That is the scourge of post-normalisation which has now added to our vocabulary another trendy academic term – hypernormalisation (being that activity which, though ‘normal’ in the eyes of most people, becomes ‘hypernormal’ in the eyes of climate change/environmental/Green radicals).”

    Liked by 2 people

  6. According to the author’s university site, one of his current research projects is on: “Shared silence. Facilitating and researching the benefits of experiencing silence in shared social spaces”.

    That would explain why he hasn’t replied to the criticisms of Ben, Paul, or Jaime under his article.

    Liked by 5 people

  7. On the subject of “academics who study ‘denial’ ” (Ben) and “The academics are deluding themselves” (Tiny), there is currently a three-day meeting going on in Sweden,

    the world’s first conference on climate change denial.

    More about it here.

    Top academic giants in the field are there, including Riley Dunlap and Stephy Lewanbowski.

    Pearls of wisdom from the conference can be found on the twitter tag #climateofdenial.

    Liked by 2 people

  8. ‘400 parts per million’, for instance, being of no more significance by itself than ‘45 minutes’

    Or indeed “100 months”. It was just 100 months ago that we were told that if we did not mend our ways we would reach a tipping point by about now. Another ridiculous prediction that turned out to be untrue.

    But more relevant to this post, the people making that prediction must have known it was not true that we had just 100 months. It wasn’t the public who believed what they knew to be untrue — it was the environmentalists. They were the ones locked in their little prison of dogma, like the poor bastards who lived in 1970s Russia, not the rest of us.

    Liked by 2 people

  9. From Paul’s link ” It is our ambition to start a global research programme into the subject.”

    Kerching, kerching, kerching!

    I could solve the problem in a few sentences –

    Climate change is a poorly demonstrated hazard that joins a very long list of threats that haven’t yet materialised.
    We are fed up of hysterical elites telling us we’re deluded when time and time again we’re proved right.
    Having an excuse for why you were wrong last time isn’t the same as getting it right.
    There are no suitable solutions to cut CO2 that don’t result in discomfort and/or penury. We don’t want to give up what we have for your fool’s green. (like fool’s gold but not as shiny)
    We’re bored of your antics now – go away.

    Like

  10. This bit from the conference website is intriguing.

    — We showed that leading climate change deniers are often older men who have been involved in the construction of the modern industrial society. —

    Someone should tell Lord May, Lord Rees, Lord Krebs, Lord Stern, Christopher Tickell, Lord Deben, Jonathan Porritt, David King, Chris Rapley, Brian Hoskins, Paul Nurse, David Attenborough…

    Liked by 3 people

  11. Ha! What they really want to say is ‘engineers and other practical people who have been involved in the construction of the modern industrial society’ but that sounds like we might know what we’re talking about.

    They keep hoping the young will bail them out but a more energy guzzling generation there’s never been. It’s also the first time in history that the young were considered smarter than their elders just because they posponed working as a waiter for up to 10 years by studying advanced alcoholism and the creative arts.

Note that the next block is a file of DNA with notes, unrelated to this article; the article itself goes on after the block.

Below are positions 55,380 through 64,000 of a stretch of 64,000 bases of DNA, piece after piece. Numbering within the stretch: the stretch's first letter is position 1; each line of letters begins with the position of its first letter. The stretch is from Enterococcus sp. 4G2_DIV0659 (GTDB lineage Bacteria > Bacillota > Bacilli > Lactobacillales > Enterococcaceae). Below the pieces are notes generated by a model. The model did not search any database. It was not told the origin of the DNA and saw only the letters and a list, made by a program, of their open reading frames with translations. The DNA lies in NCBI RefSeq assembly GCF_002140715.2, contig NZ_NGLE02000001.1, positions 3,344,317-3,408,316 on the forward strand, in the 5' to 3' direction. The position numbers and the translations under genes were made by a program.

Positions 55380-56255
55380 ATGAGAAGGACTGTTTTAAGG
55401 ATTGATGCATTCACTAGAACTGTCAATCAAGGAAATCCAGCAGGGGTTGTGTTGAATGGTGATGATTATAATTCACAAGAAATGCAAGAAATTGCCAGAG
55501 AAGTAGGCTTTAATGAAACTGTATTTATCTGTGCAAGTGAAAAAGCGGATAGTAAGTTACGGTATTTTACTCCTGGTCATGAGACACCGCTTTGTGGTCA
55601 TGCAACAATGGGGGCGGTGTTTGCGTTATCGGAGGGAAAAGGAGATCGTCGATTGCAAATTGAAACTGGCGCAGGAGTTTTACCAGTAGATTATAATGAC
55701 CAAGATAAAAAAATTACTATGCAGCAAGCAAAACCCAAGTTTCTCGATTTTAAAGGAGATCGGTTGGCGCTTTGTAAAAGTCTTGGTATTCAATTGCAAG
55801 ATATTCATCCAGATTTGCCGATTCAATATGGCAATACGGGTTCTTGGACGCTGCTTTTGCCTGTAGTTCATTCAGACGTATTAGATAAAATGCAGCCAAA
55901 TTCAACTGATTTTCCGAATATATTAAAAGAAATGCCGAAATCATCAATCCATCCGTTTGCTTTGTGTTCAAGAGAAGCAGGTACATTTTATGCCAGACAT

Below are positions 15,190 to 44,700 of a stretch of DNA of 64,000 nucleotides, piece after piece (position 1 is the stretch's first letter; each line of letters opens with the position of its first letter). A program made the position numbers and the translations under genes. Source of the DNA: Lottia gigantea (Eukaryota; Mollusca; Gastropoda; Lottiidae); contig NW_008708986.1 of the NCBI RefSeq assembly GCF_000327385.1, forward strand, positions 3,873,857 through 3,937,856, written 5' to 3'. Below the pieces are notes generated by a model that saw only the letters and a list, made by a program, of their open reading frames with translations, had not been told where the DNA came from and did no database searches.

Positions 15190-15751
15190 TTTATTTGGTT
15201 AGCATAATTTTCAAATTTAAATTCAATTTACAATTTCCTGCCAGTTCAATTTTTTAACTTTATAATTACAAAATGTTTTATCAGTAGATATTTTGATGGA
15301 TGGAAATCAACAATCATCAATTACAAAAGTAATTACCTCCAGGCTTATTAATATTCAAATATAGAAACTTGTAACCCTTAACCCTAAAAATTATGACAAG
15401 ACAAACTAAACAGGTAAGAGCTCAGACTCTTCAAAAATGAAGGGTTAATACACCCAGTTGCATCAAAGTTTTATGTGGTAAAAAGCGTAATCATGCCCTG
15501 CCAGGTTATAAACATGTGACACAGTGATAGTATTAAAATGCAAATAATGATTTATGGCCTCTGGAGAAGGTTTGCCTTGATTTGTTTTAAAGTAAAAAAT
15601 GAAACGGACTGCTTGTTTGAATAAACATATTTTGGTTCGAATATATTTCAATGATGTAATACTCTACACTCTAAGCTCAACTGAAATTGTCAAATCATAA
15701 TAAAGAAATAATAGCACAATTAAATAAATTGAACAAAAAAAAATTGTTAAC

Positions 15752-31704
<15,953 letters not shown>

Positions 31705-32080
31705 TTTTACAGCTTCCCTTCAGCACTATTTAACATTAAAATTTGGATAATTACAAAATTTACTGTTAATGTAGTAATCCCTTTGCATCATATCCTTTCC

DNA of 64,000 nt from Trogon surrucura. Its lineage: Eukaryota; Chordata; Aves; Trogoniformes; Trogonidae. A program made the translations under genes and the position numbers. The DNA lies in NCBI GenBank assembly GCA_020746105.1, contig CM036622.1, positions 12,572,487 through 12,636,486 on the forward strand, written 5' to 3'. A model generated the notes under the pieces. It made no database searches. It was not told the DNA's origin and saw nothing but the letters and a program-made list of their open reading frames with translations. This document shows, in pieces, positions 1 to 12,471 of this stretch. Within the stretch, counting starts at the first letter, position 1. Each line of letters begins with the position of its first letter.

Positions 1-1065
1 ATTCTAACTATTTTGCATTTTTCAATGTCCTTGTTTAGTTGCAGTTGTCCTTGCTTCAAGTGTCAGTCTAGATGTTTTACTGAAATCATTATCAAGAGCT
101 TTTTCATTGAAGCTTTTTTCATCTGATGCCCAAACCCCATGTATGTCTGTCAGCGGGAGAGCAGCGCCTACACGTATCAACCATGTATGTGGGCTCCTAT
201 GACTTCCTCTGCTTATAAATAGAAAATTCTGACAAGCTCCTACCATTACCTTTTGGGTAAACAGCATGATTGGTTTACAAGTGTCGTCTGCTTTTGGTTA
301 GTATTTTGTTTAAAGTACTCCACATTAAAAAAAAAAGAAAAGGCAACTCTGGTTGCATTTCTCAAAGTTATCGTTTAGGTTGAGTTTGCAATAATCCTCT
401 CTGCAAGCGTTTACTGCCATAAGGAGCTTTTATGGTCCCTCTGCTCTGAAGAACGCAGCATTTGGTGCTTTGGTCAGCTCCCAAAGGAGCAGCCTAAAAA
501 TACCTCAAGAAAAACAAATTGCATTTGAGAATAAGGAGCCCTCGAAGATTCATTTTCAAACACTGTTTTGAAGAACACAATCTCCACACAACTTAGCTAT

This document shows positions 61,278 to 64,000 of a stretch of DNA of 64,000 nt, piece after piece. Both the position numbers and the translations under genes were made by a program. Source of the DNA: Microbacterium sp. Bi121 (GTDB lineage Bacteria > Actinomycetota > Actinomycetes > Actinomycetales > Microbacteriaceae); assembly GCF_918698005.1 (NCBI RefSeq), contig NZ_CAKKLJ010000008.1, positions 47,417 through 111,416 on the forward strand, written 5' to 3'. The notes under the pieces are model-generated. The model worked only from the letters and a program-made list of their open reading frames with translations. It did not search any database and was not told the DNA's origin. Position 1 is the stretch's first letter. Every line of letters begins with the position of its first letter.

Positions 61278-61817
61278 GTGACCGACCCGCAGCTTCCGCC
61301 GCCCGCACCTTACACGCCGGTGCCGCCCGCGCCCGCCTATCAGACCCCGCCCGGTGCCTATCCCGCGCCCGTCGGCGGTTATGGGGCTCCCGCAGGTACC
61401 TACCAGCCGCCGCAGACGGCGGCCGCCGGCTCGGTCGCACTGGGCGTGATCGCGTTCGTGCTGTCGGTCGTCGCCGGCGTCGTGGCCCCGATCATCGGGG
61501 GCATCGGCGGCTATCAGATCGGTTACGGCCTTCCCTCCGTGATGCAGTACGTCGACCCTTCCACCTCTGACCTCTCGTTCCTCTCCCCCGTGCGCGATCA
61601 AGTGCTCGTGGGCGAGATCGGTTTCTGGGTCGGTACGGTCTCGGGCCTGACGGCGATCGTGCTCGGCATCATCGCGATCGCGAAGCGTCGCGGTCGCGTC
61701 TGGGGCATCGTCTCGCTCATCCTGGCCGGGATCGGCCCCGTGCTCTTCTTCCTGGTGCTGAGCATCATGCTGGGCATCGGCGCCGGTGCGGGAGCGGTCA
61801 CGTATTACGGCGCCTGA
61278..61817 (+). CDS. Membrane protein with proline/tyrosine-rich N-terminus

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  12. “Martin Hultman, who works with environmental history and the history of ideas” tells us that “we have the knowledge” and that “denial of scientific evidence” manifests in “a conservative and strongly religious element” among climate change deniers who “deny totally the benefits of science”.

    This . . . this . . . A* grade academic moron . . . . wouldn’t know ‘knowledge’ and ‘scientific evidence’ if it slapped him in the face, bent him right over and rogered him silly, yet somehow he seems to think that he is qualified or entitled (or both) not only to talk about climate change denial and climate change ‘deniers’ but to organise a bloody conference on the subject. Forgive me, all this hypernormalisation is causing me to hyperventilate. Oh, and I’d best get off this damned [in the religious sense] computer because I deny totally the benefits of the science which made its construction and connection to the world wide web possible. Bye.

    Liked by 1 person

  13. Anyone who sees ‘climate change as an issue that demands societal transformation’ is hyper-something but that something is not ‘normal’.

    Like

  14. For some context on Matthew Adams click on “individual and collective forms of denial” just above the photo of clouds of grey CO2. This brings you to another article by the same author, with references at the end to a number of old friends including George Marshall who gives lectures (to government personnel among others) on how to spot deniers and how not to be infected by them; Paul Kingsnorth of the Dark Mountain project, who even Monbiot considers to be barking mad; and Ruth Randall and Sally Weintrobe, psychoanalysts who try and make their patients even more miserable than they already are by pointing out the doom facing us. And there’s lots of links leading no doubt even further out there.

    Like

  15. Nothing at the original article by the author since his “you-look-at-mine-I’ll-look-at-yours” comment three days ago. Then comments from Paul, Jaime and Ian of this parish, then nothing for two days until just now: a comment from Robin Guenier:

    “… the well-documented forces unleashed by the extraction and burning of fossil fuels … the product of industrial society and capitalism … the practices and pastimes that make up these societies, including frequent and long-haul flying, are unsustainable. Every government leader in the world knows this.”